Part 3 of RIPA – A Step Towards Lawlessness

I wrote the below letter to my MP because I oppose laws which potentially criminalise vast swathes of people, leaving open the possibility for the Police to selectively enforce the law. A society where everybody routinely breaks, or is unable to comply with the law and the state enforces the law arbitrarily is in my view a lawless society, something I would like to avoid in the UK.

Subject: Reject proposal to activate section 3 of RIPA

David Howarth (Cambridge MP),

I would like to urge you to ensure that the activation of part three of the Regulation of Investigatory Powers Act (RIPA) does not criminalise ordinary people who may not be aware that they use encryption in their daily lives and who may not know what an encryption key is – their information being automatically encrypted by software and appliances that they use.

I do not want a situation where the state can jail people simply for not being able to provide encryption keys. As many (most?) people would find it impossible to comply with a request to disclose encryption keys they have used I envisage this law could be used to jail people the state merely suspects or dislikes, which I view as an unacceptable situation.

Charles Clark as home secretary indicated that the law was to be used to jail those merely suspected of terrorism as this exchange from the Common’s home affairs committee on 21/March/06 :

Q329 Colin Burgon: The penalty under Part 3 of RIPA for failing to release an encryption key is two years. Do you think that is inadequate in the light of the fact that the suspect could be facing something like 20 years in prison on a terrorism charge? How do you balance that one out?

Mr Clarke: I do, and that is why we put the proposal in clause 15 on the Terrorism Bill to increase the maximum in national security cases to five years, for exactly the reason you imply, because the encryption key is so important that it needs to be seen as a very serious offence. Some might argue that five years is itself not long enough, but we are increasing it to five years for the reason that you have said.

I interpret that as saying – if we can’t prove the terrorism charge we’ll get them for not disclosing an encryption key.

In the same exchange Clarke said:

We will, I think within the next three months, be consulting publicly on a draft code of practice on Part 3 of RIPA and, after that public consultation, Parliament will be required to approve the statutory code.

( uc91002.htm – Reference for the above)

I believe you can act on this by:

1. Doing what you can to ensure that the public consultation on a code of practice for using the powers in section 3 of RIPA which has been (sort of) promised actually occurs and is well publicised. (It is not yet listed:

2. Voting against the code of practice when it is put to parliament for its approval if it leaves open the possibility that individuals can be jailed just for not providing a requested encryption key.

3. Educating yourself on the use of encryption technology, and the extent to which it is pervading many elements of modern life.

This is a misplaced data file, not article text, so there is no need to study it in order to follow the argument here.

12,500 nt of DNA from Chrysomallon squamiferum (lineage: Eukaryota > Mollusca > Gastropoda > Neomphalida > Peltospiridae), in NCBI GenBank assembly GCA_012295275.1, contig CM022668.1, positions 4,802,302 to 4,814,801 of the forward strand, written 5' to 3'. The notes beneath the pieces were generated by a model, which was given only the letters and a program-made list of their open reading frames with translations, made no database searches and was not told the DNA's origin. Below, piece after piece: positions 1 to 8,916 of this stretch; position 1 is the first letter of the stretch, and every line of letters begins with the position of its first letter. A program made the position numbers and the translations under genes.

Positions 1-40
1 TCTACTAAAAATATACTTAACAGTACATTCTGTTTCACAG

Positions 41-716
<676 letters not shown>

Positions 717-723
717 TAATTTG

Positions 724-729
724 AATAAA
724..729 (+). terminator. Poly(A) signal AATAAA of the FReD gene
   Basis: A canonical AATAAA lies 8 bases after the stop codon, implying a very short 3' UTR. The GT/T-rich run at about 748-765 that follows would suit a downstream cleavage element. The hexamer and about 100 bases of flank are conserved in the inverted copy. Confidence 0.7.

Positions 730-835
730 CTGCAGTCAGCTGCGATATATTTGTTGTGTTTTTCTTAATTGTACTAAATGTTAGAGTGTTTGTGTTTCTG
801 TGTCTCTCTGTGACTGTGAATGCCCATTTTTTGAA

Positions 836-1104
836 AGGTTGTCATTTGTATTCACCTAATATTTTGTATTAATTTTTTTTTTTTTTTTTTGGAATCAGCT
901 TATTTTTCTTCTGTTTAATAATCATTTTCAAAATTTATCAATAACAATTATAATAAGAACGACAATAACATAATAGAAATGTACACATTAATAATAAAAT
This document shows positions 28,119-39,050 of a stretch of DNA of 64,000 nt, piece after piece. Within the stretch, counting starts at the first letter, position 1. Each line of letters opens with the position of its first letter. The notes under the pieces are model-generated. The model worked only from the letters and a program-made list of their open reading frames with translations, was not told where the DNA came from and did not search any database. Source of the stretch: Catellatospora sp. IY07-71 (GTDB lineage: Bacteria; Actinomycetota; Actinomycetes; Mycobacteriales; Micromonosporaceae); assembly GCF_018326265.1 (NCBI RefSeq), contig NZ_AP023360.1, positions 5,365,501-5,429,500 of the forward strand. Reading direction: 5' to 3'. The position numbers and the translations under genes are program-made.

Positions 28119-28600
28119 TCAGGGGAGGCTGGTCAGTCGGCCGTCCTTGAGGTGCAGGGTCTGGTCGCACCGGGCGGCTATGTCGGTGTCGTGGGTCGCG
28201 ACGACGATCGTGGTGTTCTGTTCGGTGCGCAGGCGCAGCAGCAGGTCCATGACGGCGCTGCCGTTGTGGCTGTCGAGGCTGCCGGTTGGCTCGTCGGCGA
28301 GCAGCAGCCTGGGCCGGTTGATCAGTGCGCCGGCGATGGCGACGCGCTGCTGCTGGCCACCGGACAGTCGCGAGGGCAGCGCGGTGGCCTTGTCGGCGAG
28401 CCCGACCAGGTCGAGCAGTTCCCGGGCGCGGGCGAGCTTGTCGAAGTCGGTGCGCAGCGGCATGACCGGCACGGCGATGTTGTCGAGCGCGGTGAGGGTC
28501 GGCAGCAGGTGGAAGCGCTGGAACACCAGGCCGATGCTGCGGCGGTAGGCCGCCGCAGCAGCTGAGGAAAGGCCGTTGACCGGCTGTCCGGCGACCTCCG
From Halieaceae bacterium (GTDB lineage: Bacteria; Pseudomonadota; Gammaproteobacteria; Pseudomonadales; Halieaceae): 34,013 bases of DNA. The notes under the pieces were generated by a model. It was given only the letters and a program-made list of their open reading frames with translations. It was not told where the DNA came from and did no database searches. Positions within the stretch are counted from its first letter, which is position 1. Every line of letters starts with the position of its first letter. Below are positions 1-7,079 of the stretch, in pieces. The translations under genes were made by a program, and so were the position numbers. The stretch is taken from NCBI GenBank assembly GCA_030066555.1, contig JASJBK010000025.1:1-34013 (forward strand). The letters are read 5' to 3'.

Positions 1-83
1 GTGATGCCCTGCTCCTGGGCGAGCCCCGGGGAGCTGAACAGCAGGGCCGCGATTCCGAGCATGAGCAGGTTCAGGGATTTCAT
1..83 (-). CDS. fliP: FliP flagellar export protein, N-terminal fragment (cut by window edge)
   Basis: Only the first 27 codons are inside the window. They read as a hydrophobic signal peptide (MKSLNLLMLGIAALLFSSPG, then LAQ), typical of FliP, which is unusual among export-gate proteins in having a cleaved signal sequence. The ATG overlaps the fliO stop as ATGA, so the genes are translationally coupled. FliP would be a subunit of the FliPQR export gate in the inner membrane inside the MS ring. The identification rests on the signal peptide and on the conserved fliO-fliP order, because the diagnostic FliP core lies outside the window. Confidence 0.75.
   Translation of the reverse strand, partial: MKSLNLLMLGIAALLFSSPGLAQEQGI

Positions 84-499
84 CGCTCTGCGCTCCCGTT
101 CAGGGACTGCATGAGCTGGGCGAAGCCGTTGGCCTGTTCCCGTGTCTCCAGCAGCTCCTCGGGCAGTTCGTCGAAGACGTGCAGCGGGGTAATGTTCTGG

The proposed law is also I believe potentially bad for the UK as a centre internet, information and banking industries, if companies can be forced to give up encryption keys they may well decide to base their operations elsewhere.

Related Link: “More then 600 people took part in a poll on ZDNet UK, which asked whether they supported the government’s plans. Nearly 90 percent said they opposed the idea, with eight percent saying they were unconvinced and just two percent backing the government.”

Please do not bother spending time and money replying to me, I am happy to have simply had the opportunity to make my opinion known to you.

Update: March 2008: I wrote to my MP on 05 June 2006, Section Three of the Regulation of Investigatory Powers Act (RIPA) came into force at the start in October 2007, and already the existence of the law is providing a licence for arms of the state to intimidate people –

5 responses to “Part 3 of RIPA – A Step Towards Lawlessness”

  1. I thought I’d just add the following to this article, as some readers were not aware of it:

    Section 49 notices [requiring the disclosure of encryption keys] may contain a provision requiring the person to whom the notice is given and every other person who becomes aware of it or of its contents to keep secret the giving of the notice, its contents and the things done to comply with it.

  2. Part III of RIPA is the law under which David Miranda, who was detained at Heathrow Airport while reportedly carrying reportedly encrypted information linked to Edward Snowden could be considered to be committing an offence if he fails to provide the UK state with the encryption keys to enable them to access the information. It has been reported :

    The memory sticks were encrypted, of course, and Miranda did not know the key. This didn’t stop the British authorities from repeatedly asking for the key, and from confiscating the memory sticks along with his other electronics.

Leave a Reply

Your email address will not be published.